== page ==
Thursday, September 10, 2009

Kindness is still here

By Petra Gimbad

I've been taking the bus from Brickfields to make my way home. For those not in the know, it's a predominantly Indian area located in Kuala Lumpur. I love it for its vegetarian food, temples, courageous Catholic priests and old buildings and trees.

It's also a haven for this budding photographer. My photography skills are seriously of shit quality. Snap anything in Brickfields, however, and you're bound to take something good. The last two days I've been zooming in on this wizened Chinese man (a contrast against the district's mainly Indian population) who rummages through garbage for aluminium cans and bottles to sell for income.

Yesterday he was alone. Today he had a friend, which may explain why he carried twice as much, in plastic bags.

Tonight I took the bus home and was touched by four acts of kindness.

The first: a blind man was helped onto the bus by a woman whom I initially took to be his niece. I realised she wasn't when he sat alone.

The second: I sat beside the man and asked where he was going so that I could press the bell when it came to his destination. The woman beside me, smiling, said not to worry - they were getting off at the same stop.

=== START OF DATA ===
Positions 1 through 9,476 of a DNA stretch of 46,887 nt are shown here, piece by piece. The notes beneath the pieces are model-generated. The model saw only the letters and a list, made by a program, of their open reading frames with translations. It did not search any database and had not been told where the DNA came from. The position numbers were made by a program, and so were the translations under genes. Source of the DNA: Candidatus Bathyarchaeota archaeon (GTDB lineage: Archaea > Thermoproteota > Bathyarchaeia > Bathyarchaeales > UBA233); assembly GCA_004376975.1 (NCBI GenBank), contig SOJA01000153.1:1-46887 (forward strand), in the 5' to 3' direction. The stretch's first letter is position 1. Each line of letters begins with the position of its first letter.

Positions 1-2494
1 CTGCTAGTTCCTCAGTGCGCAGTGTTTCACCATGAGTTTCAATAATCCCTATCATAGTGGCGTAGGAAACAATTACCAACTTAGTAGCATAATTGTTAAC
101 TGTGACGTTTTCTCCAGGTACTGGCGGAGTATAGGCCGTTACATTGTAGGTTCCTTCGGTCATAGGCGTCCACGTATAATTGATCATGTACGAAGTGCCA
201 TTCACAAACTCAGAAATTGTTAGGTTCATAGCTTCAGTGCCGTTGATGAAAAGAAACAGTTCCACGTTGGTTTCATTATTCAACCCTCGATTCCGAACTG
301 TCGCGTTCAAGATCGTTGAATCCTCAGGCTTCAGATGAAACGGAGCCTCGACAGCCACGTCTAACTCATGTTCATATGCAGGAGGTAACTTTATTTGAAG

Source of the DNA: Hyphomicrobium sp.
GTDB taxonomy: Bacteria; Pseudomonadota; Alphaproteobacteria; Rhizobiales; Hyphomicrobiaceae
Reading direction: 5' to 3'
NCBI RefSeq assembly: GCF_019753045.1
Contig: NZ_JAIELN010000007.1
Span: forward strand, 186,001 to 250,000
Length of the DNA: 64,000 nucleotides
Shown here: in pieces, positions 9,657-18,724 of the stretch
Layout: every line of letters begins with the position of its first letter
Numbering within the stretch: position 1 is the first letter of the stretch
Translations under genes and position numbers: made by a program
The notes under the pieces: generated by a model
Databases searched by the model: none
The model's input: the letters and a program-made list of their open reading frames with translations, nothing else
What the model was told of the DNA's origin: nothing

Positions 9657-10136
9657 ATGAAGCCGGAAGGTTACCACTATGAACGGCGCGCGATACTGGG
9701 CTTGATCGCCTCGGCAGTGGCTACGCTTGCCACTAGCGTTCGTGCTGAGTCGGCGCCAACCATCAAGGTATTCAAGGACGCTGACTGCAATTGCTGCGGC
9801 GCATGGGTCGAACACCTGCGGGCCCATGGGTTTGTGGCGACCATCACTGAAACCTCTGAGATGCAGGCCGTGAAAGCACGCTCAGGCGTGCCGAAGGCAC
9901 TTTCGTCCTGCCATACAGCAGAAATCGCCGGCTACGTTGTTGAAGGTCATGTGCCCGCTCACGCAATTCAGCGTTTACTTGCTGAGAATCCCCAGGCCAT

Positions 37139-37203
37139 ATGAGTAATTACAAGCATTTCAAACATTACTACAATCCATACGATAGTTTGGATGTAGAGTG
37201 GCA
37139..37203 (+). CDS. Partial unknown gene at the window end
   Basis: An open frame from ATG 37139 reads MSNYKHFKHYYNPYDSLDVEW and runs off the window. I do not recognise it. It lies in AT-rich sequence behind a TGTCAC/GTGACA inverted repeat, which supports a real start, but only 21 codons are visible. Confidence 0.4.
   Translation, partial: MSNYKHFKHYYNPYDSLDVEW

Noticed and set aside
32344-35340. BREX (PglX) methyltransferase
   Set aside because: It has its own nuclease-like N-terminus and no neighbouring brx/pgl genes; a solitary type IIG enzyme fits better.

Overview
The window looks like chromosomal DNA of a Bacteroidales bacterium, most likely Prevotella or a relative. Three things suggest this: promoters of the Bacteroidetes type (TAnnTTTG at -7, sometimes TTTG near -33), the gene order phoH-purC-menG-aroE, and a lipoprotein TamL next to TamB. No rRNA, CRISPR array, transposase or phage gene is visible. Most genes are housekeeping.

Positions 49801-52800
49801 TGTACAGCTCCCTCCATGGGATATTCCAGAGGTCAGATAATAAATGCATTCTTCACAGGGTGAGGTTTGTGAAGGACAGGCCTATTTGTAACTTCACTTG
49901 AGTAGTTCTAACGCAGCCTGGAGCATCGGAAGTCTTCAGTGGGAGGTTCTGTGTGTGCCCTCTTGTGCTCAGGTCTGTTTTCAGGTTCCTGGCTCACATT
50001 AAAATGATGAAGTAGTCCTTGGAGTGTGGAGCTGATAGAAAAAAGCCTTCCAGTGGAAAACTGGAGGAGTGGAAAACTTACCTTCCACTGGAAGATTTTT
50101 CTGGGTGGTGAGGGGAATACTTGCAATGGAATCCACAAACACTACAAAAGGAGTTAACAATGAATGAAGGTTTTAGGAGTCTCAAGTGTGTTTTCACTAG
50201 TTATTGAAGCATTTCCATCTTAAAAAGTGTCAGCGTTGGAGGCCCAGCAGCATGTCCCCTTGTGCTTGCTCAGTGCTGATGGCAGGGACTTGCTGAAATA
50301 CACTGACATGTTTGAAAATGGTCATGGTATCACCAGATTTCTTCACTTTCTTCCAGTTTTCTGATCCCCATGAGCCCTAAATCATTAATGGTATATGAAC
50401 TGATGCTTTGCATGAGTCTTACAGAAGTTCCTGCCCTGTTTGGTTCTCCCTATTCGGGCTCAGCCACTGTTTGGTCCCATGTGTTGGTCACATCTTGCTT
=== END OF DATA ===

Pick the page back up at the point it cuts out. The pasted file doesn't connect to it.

The blind man was Chinese. The woman who looked after him was Malay.

The third: an old woman - you know the kind, skinny and really elderly - she dropped her bags. She tried to pick them up as the bus swung and almost rammed into the door. A young girl grabbed her so she didn't fall.

The woman was Chinese. The young girl was Malay or one of the illegal immigrants you see around - I suspect Myanmarese or Indonesian.

The fourth: the bus stopped at a location I didn't recognise. It was not a bus stop and I wondered why. Then I realised: it was smack in front of a flight of stairs leading down to an impoverished group of flats. The bus driver, bless him, stopped where it was secure for its residents to climb down and make their way home.

I was touched. This has been a good night, and to be able to see these things, I feel truly blessed.

PS: It struck for a moment that had I stayed to do law, I may have never taken the bus. I would be in New Zealand or I'll be taking taxis or driving. Now that I have the time and my pocket money is rather limited, the 45 minute wait for the bus it is.

But as you can see, it is so, so, so, much well worth the wait. xx

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